Restoring Your Smile with Implants
Your use your teeth every day when sharing a beautiful smile, chewing favourite foods, or speaking with friends. When you’re missing teeth, it can impact your dental health, self-esteem, and your ability to communicate.
Restorative dentistry can repair cracks, gaps, and chips or replace missing teeth. There are a few options available when you have one or 2 missing teeth, but what about when you need a complete set? Are dentures the only choice, or can your dentist replace all your teeth with implants?
What Is a Dental Implant?
Missing teeth can impact the appearance of your smile and also affect your dental health in multiple ways, including:
- Altering bite
- Bone loss
- Chewing & swallowing problems
- Insufficient eating & nutrition
- Increasing risk for dental problems
- Weakening jaw muscle & structure
A dental implant replaces your missing natural tooth with an artificial titanium root. Then, an artificial tooth is attached to act as the crown (visible part of the tooth). An implant is a permanent anchor that preserves gum and bone structure.
Dental implants are a popular choice for replacing a missing or extracted tooth because they can feel natural and restore bite force. In many ways, a dental implant can help your artificial tooth behave like a natural tooth.
Placing an implant usually requires at least 2 visits, first for the implant surgery and second for attaching the artificial tooth. Any additional appointments can depend on procedure specifics, such as how well the patient is recovering or the type of artificial tooth. Recovery after implant surgery can take several months as the implant bonds to the bone and gum.
Dental implants can replace a single tooth or multiple teeth. For example, when a natural tooth is too weak to support a bridge, a fixed bridge is secured to 2 dental implants.
A bridge is a permanent attachment used to replace a few missing teeth. It’s known as a bridge because it has 2 sides, each fused to 2 crowns. The bridge can be attached to a healthy natural tooth or a dental implant.
While dentists usually choose dental implants to replace a few teeth, replacing a whole set with implants is possible. However, your dentist or oral surgeon will unlikely suggest replacing all 28 teeth with 28 implants. Although dental implants have a high success rate, there are risks associated with any surgery.
Instead, dental implants can be used to anchor other restorative options, including bridges and dentures.
When most people think of false or replacement teeth, they’re likely to think of dentures. Dentures are custom-made artificial teeth. However, there are a few types of dentures, including dentures that attach to dental implants. Generally, dentures are either partial or complete.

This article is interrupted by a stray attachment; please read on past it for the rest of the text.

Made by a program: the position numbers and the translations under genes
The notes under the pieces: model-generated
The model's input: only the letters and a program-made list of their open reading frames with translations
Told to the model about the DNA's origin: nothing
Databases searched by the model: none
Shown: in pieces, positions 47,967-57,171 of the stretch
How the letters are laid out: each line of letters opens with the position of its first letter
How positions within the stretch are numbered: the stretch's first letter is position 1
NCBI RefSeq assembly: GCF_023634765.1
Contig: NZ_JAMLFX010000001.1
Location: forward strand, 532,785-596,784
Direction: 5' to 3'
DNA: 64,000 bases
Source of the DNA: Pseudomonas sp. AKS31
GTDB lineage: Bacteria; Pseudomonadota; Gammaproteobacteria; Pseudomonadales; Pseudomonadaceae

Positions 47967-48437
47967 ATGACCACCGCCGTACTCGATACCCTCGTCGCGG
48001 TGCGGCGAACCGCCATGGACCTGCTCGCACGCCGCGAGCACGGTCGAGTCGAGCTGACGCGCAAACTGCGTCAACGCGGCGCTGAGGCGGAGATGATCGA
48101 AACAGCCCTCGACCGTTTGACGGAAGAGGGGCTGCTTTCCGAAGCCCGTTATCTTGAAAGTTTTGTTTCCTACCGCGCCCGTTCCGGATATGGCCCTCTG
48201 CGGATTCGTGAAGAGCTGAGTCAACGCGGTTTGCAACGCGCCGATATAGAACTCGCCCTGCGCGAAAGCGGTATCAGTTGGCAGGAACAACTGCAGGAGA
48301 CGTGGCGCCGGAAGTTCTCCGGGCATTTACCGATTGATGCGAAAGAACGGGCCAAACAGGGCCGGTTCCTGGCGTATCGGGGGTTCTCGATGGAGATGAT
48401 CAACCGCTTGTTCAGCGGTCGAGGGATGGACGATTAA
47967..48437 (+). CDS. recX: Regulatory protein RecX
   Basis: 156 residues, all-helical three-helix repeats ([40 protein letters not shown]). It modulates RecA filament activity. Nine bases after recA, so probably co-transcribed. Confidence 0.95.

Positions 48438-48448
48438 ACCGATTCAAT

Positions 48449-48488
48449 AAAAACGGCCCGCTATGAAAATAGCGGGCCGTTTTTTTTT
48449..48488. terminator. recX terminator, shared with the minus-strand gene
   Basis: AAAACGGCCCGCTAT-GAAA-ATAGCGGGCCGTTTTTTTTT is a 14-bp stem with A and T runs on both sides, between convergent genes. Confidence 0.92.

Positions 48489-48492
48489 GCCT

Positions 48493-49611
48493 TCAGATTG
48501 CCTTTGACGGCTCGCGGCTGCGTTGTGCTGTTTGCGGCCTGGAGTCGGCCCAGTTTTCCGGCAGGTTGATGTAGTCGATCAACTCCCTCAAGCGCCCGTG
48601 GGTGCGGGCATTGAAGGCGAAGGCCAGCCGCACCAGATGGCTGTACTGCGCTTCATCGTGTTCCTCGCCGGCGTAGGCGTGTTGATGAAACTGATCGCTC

Partial dentures or removable partial denture prostheses replace a few teeth, usually when nearby natural teeth cannot support a bridge. However, unlike a bridge, partial dentures are removable.
Partial dentures are often a short-term solution for patients who might need complete dentures later. Patients with primarily healthy teeth can also use partial dentures long-term. Still, new prosthetic teeth will likely be necessary over time.
Complete or full dentures are held in place by suction and are easily removed. Complete dentures can replace a full set of missing teeth. There are 2 types:
- Immediate dentures are fitted before extracting any remaining natural teeth. Immediately after extraction, the dentures are inserted. The fit can change over the following months, as the gums and bone tissue can shrink after the extraction. Patients have a set of dentures during recovery, but their dentures will need to be refitted later.
- Conventional dentures are fitted after tooth extraction and recovery. Healing after tooth extraction can take up to 6 months. Then the dentures are inserted after the gums and jaw tissue has healed. Patients are without dentures or teeth during the recovery period.
Overdentures, also called implant-supported dentures, are a set of artificial teeth that attach to dental implants. The dentures are removable, snapping into place, but the implants are permanent.
Traditional dentures remain in place because of suction, sometimes causing the dentures to slip. Overdentures are securely attached and can be cared for like natural teeth. Dental implants act as anchors allowing your artificial teeth to feel and function like natural teeth.
Getting fitted for overdentures takes longer than conventional dentures. A dental implant procedure is a multistep process lasting 3–9 months depending on individual recovery time. After the implant process is completed, the patient is fitted for dentures.
Which is Better?
Dental implants, bridges, and dentures all have advantages. However, the best option for your comfort and dental health depends on various factors. Your dentist can help you understand the benefits of each choice and provide an appropriate recommendation.
Talk to our oral care team when you have questions about any type of restorative dentistry, from crowns to implants. Book an appointment with Markham Dental Smiles today!